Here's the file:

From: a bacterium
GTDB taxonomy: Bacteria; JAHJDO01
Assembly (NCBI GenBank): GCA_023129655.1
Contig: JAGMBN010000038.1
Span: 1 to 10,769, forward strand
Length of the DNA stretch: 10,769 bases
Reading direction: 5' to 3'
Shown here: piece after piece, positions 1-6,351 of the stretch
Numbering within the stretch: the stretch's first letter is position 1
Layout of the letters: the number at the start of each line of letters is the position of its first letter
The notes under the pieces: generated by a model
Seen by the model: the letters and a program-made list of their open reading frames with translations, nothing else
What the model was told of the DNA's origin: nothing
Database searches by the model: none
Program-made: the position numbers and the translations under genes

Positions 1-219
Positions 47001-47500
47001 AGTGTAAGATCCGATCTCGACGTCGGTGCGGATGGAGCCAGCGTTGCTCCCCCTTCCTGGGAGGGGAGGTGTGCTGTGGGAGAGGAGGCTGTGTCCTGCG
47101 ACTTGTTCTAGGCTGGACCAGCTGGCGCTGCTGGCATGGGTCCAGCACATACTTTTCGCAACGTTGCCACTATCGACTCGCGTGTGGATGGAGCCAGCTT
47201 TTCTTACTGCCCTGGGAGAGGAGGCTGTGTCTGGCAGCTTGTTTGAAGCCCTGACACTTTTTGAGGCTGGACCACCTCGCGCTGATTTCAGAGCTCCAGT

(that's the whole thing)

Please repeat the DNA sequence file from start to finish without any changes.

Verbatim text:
From: a bacterium
GTDB taxonomy: Bacteria; JAHJDO01
Assembly (NCBI GenBank): GCA_023129655.1
Contig: JAGMBN010000038.1
Span: 1 to 10,769, forward strand
Length of the DNA stretch: 10,769 bases
Reading direction: 5' to 3'
Shown here: piece after piece, positions 1-6,351 of the stretch
Numbering within the stretch: the stretch's first letter is position 1
Layout of the letters: the number at the start of each line of letters is the position of its first letter
The notes under the pieces: generated by a model
Seen by the model: the letters and a program-made list of their open reading frames with translations, nothing else
What the model was told of the DNA's origin: nothing
Database searches by the model: none
Program-made: the position numbers and the translations under genes

Positions 1-219
Positions 47001-47500
47001 AGTGTAAGATCCGATCTCGACGTCGGTGCGGATGGAGCCAGCGTTGCTCCCCCTTCCTGGGAGGGGAGGTGTGCTGTGGGAGAGGAGGCTGTGTCCTGCG
47101 ACTTGTTCTAGGCTGGACCAGCTGGCGCTGCTGGCATGGGTCCAGCACATACTTTTCGCAACGTTGCCACTATCGACTCGCGTGTGGATGGAGCCAGCTT
47201 TTCTTACTGCCCTGGGAGAGGAGGCTGTGTCTGGCAGCTTGTTTGAAGCCCTGACACTTTTTGAGGCTGGACCACCTCGCGCTGATTTCAGAGCTCCAGT